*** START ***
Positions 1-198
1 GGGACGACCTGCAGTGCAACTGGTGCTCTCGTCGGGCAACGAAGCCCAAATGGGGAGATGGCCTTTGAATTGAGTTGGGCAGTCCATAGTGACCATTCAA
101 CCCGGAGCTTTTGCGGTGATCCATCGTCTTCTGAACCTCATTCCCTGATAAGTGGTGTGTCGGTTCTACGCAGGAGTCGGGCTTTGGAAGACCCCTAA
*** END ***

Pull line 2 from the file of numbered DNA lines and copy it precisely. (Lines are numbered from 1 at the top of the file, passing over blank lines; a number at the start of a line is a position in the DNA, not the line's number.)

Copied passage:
1 GGGACGACCTGCAGTGCAACTGGTGCTCTCGTCGGGCAACGAAGCCCAAATGGGGAGATGGCCTTTGAATTGAGTTGGGCAGTCCATAGTGACCATTCAA